Aizawl : Under its New Land Use Policy (NLUP), Mizoram is laying emphasis on ending the age-old “jhum” shifting cultivation and has allocated Rs.410 crore in this year’s budget to enable about 30,000 more tribal families to shift to stable farming, a minister said Tuesday.
“In this year’s state budget, Rs.370 crore has been earmarked for the execution of the NLUP. Under the Rashtriya Krishi Vikash Yojana, Rs.40 crore has also been sanctioned for the same NLUP,” Mizoram Finance Minister H. Liansailova told the state assembly during its on-going budget session.
He said: “Already 90,139 farmers families have benefited under the state government’s flagship scheme, and 29,861 more families would be benefited during this financial year.”
“The Planning Commission has appreciated the Mizoram government for launching such a unique scheme. The NLUP’s success could be a model for other northeastern states,” he added.
The Mizoram government initiated its New Land Use Policy (NLUP) in January 2010 to put an end to the age-old shifting or slash-and-burn method of cultivation, and help the tribal farmers to shift to stable cultivation of various cash crops.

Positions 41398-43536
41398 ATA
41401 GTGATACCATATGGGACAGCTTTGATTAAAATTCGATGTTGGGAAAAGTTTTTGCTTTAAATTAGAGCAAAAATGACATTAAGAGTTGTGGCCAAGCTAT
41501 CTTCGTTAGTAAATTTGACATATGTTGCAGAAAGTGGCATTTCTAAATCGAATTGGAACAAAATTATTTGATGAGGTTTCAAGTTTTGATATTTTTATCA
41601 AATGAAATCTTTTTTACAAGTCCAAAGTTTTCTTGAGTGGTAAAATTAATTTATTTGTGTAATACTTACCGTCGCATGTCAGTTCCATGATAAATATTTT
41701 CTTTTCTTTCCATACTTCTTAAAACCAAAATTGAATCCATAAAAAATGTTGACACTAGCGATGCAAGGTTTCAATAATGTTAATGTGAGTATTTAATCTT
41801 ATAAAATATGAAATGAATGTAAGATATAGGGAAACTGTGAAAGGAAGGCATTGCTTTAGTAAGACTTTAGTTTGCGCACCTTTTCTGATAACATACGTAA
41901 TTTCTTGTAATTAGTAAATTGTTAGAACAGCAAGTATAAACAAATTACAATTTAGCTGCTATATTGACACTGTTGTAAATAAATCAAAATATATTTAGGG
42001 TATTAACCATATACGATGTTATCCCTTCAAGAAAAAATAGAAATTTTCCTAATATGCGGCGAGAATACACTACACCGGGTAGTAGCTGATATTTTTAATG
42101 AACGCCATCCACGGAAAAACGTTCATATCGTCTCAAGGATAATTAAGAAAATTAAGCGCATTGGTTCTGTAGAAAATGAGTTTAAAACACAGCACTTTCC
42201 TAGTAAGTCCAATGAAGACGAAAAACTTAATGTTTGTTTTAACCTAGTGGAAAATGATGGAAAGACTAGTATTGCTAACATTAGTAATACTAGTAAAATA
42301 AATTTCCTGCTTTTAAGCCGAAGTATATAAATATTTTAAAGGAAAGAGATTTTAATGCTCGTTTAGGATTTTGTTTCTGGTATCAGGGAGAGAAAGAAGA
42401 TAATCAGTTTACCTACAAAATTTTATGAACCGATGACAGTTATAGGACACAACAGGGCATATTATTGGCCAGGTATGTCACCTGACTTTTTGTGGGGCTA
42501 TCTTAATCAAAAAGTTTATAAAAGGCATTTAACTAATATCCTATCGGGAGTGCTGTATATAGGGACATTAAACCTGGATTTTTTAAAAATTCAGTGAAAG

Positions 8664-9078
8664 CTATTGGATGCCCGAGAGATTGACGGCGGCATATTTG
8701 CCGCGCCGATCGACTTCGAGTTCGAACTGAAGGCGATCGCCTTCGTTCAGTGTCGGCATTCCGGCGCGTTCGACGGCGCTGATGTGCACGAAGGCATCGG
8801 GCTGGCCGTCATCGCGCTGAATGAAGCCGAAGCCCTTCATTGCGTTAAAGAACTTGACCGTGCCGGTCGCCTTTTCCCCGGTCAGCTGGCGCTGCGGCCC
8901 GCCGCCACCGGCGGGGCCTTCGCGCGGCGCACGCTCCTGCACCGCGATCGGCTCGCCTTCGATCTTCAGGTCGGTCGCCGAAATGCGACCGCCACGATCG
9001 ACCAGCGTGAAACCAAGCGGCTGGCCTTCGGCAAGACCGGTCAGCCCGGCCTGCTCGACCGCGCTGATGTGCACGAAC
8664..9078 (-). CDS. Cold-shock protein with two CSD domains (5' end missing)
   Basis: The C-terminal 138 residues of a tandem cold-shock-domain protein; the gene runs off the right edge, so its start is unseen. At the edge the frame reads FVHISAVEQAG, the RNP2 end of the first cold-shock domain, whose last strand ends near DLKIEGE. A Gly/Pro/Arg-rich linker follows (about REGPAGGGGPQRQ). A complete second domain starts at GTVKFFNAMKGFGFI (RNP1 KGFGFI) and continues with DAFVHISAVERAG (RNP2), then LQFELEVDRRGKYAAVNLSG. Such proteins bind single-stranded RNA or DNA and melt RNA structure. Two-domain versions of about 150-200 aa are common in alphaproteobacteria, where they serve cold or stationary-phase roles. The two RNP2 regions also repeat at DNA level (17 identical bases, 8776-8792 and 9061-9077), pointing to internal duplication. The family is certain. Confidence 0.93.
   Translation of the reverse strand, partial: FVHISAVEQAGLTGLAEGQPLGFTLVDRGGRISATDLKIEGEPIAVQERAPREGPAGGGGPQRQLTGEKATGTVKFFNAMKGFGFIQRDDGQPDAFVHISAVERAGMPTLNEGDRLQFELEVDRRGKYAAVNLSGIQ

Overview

The minister claimed that after launching the NLUP, ‘jhum’ cultivation areas have been reduced by 42 percent and as such the forest cover has been increased in these areas.
This shifting form of farming usually involves cutting down of entire forests in the hills, allowing the slashed vegetation to dry on mountain slopes prior to burning and sowing of new crops. Rice is inter cropped with vegetables, maize, cotton, mustard and so on.
The NLUP aims to restore ecological balance by providing the farmers alternative sustainable and permanent land-based means of livelihood.
It also aims to create 21,480 hectares of bamboo plantation to benefit 10,740 families.
Mizoram has a large forest cover area of 75.77 percent of the total land.
According to an official report, the NLUP intends to keep 60 percent of the state’s total geographical area under forest cover and bring the rest under land-based development.
About 80 percent of farmers in mountainous Mizoram, bordering Myanmar and Bangladesh, still depend on “jhum” cultivation.